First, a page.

Sigh No More - Mumford & Sons
User Score
7.8

Generally favorable reviews- based on 165 Ratings

User score distribution:
  1. Negative: 22 out of 165

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  1. May 23, 2011
    3
    I'm sorry but I've gotta go along with Pitchfork on this one. It has one song that sticks, I guess for lyrical/personal/whatever reasons. ("I Gave You All." I freakin' love that song.) But the aesthetic from one song to the next is *identical.*

    I'm not saying that they don't have a certain knack for building up the tempo to a cacophony and letting Marcus Mumford's voice ride the
    instruments like a wave. They're not half bad at it. But they aren't exactly the best there's ever been, yet they do it on EVERY SONG. On a contemporary level, Arcade Fire and The Decemberists easily have them beat at that. What makes those bands as good as they are (or great, in Arcade Fire's case) is that they don't copy this formula on every song. They show off their wealth of other talents.

    When you can do something pretty-well-but-not-great, as M&S do with their folk anthemic climaxes, you should think about switching it up and writing a new song once in a while. And P4k, I'm sad to say, is spot on. When every song has the exact same formula, the album as a whole starts to sound disingenuous and I become totally disconnected with it. Imagine if Fleet Foxes had used the wordless chorus-double verse-A Capella 3-4-part harmonies on EVERY song on Sun Giant as they did with Mykonos. It would've been horrible, and a real slight to the genre of folk rock.

    I'm not going to say that this isn't a good band. (Yet.) If they could chill on the soft-loud formula like some sort of folk rock Nirvana, maybe use it on one or two songs in an album, and use the rest of the space for--I dunno--something else, I can hear what they're made of.
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  2. gbv
    Apr 25, 2011
    3
    I got suspicious when everyone started falling all over themselves for these guys so quickly. (Something smells fishy when d-bags and college girls are lining up right away to worship a "folk" band. There's really no reason for the rootsy instruments and wardrobe - it's really all about the big indulgent swelling of sound here. Check out Frightened Rabbit or others that do that as well, but have so much more real art & soul behind it. The Decemberists are so brainy and skilled, they can certainly pull it off. I'm sorry, but IMO these guys are hacks. Expand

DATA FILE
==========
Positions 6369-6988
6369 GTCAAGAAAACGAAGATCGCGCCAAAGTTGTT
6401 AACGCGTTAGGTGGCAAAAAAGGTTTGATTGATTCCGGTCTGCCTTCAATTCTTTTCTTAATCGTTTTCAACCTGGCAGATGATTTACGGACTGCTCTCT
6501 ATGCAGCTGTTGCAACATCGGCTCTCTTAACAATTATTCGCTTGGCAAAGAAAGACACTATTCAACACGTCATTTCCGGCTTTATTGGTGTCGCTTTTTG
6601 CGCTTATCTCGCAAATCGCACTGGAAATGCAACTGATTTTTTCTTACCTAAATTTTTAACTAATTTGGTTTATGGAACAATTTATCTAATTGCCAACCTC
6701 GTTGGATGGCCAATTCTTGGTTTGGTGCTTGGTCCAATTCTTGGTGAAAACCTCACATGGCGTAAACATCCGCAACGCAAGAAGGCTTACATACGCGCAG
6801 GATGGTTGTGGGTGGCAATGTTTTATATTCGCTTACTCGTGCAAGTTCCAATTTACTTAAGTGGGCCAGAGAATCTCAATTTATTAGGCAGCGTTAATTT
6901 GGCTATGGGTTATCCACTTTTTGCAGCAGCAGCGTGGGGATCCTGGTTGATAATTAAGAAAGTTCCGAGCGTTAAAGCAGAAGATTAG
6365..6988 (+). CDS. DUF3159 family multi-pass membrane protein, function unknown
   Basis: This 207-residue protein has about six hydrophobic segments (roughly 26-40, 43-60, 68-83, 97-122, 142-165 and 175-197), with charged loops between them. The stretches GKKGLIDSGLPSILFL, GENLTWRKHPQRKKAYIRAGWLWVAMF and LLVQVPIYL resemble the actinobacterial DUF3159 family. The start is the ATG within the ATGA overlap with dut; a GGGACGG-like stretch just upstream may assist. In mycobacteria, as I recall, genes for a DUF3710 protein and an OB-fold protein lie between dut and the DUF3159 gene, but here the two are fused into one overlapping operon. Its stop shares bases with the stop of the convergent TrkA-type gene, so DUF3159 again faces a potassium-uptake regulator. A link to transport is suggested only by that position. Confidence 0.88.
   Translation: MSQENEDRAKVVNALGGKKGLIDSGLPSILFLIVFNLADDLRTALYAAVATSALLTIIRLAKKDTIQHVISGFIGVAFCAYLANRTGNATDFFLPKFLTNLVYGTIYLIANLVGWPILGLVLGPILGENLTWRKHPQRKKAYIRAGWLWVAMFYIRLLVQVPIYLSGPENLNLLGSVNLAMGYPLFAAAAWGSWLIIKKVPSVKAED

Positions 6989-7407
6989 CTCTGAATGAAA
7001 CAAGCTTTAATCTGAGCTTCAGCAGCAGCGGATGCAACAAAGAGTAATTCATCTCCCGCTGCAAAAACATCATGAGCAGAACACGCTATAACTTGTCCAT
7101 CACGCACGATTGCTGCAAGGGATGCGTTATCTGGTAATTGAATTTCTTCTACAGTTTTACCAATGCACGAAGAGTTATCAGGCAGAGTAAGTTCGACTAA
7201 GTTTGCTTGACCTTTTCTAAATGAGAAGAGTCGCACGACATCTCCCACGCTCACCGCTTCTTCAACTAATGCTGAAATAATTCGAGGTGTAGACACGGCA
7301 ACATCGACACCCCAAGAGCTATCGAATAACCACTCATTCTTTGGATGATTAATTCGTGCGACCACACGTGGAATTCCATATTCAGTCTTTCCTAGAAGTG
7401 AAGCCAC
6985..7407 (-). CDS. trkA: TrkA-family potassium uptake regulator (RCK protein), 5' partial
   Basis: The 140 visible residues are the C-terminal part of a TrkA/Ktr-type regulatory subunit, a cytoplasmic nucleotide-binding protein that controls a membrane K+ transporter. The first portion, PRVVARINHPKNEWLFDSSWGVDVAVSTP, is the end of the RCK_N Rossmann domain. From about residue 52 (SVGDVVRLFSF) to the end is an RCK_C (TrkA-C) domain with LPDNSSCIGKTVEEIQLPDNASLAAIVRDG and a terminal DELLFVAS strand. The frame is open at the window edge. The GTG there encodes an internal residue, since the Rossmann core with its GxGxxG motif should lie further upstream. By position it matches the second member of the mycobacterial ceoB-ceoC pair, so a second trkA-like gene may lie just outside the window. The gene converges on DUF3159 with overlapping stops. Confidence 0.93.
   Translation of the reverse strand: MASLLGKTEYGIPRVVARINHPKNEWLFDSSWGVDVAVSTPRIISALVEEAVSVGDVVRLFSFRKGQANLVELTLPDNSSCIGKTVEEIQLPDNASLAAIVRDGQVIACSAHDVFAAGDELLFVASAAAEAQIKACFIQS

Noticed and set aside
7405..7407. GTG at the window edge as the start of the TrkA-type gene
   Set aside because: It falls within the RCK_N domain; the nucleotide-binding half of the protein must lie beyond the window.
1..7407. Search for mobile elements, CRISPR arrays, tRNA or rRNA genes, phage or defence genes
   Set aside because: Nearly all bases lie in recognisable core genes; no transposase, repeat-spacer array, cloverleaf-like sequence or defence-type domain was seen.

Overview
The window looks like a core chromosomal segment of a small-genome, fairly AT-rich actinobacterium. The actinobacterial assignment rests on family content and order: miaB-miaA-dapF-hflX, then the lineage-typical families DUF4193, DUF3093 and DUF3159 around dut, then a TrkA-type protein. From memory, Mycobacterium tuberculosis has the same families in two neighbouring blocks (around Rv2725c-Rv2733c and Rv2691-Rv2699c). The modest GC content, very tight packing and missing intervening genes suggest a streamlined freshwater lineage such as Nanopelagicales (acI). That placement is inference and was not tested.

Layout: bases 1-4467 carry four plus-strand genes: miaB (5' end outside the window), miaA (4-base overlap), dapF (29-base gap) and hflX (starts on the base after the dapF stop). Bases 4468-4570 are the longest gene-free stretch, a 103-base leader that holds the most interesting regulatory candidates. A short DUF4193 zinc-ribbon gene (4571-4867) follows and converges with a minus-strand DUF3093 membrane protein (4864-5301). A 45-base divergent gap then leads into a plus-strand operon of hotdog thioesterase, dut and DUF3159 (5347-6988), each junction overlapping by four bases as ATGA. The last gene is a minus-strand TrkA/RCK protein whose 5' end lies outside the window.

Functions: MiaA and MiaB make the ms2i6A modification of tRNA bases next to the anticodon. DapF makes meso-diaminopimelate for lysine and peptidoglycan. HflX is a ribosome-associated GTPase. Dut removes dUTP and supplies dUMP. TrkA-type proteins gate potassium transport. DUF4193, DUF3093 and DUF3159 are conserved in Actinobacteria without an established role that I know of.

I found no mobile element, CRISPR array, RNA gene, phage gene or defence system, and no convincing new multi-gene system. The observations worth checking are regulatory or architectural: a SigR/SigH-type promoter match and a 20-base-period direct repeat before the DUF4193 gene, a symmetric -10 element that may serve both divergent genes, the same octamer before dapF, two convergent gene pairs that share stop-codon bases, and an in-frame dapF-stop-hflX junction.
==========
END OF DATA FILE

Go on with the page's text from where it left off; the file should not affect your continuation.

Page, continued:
3. Apr 6, 2012
    4
    Except for the hit singles The Cave and Little Lion Man, there is hardly anything else that this album offers. Moreover, Little Lion Man fails to compete with the other other of its genre. The albums is not an absolute disaster. It's just that it requires a lot of refinement.
  4. Dec 29, 2010
    2
    The point of the Pitchfork review is that this record sounds completely contrived. They give you harmonies a la Fleet Foxes, but it feels forced, not natural. They basically sound like what every band at your crappy local Irish pub is trying to be. Unfortunately, even with success in their efforts, it comes across as an incongruous pastiche of tacky musical tricks. They might have sounded good at one time or another, but here they're smooshed together without an ounce of creativity or musical adventurism. They don't challenge the listener in the slightest nor do they break any musical ground. And for those of you who think that Pitchfork 'disdains' popularity, check out their review for the new Kanye album... Expand
  5. Oct 21, 2012
    2
    If Mumford & Sons never put out another track for the rest of time, no fan of them would notice as long as they put out the song again with new cover art. Catch my drift?
  6. Oct 23, 2011
    2
    Horrible! Trite, repetitive, excruciatingly bad lyrics. Cannot understand the fuss over them. I only wish John Belushi were still alive so he could break that overused banjo over his knee.
  7. Aug 6, 2011
    4
    This isn't a terrible album, but there's nothing that makes it stand out at all. It might be a stretch to call it a "good" album really. It's an album with good songs. I don't think any song on this album is a complete dud, but that isn't the problem. The problem is that every song uses the same build up crescendo triple forte formula and it wears thin on anyone with a musical backbone. They're clearly a talented band who have the potential to create something fantastic, but this isn't it. Expand
Metascore
68

Generally favorable reviews - based on 18 Critics

Critic score distribution:
  1. Positive: 12 out of 18
  2. Negative: 1 out of 18
  1. May 10, 2011
    70
    Sigh No More sees four-piece Mumford and Sons strike out for equally distinctive territory, carving out a mostly winning--if nigglingly naive--debut that deserves an audience to match its impressive convictions.
  2. 80
    Thanks to a volatile mix of the uplifting and gloomy--there's a bitter murder tale ("Dust Bowl Dance") and lingering visions of death ("Timshel")--Sigh No More transfixes.
  3. Despite any popularity which may come their way, what Mumford & Sons have produced in Sigh No More is nothing more than an empty shell of a half-decent record.